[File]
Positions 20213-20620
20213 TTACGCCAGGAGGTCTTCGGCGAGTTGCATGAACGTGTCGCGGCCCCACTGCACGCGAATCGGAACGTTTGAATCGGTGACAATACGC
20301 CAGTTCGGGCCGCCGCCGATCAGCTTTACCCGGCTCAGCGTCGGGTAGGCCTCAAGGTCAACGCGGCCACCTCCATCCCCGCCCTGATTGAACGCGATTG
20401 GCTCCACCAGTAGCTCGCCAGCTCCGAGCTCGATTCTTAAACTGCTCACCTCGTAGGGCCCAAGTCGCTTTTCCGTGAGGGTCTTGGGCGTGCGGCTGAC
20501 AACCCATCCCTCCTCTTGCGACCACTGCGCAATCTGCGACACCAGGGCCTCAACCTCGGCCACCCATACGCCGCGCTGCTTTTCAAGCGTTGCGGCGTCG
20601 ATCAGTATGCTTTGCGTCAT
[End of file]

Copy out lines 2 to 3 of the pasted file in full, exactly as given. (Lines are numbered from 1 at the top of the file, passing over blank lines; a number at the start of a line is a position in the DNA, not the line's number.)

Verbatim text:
20213 TTACGCCAGGAGGTCTTCGGCGAGTTGCATGAACGTGTCGCGGCCCCACTGCACGCGAATCGGAACGTTTGAATCGGTGACAATACGC
20301 CAGTTCGGGCCGCCGCCGATCAGCTTTACCCGGCTCAGCGTCGGGTAGGCCTCAAGGTCAACGCGGCCACCTCCATCCCCGCCCTGATTGAACGCGATTG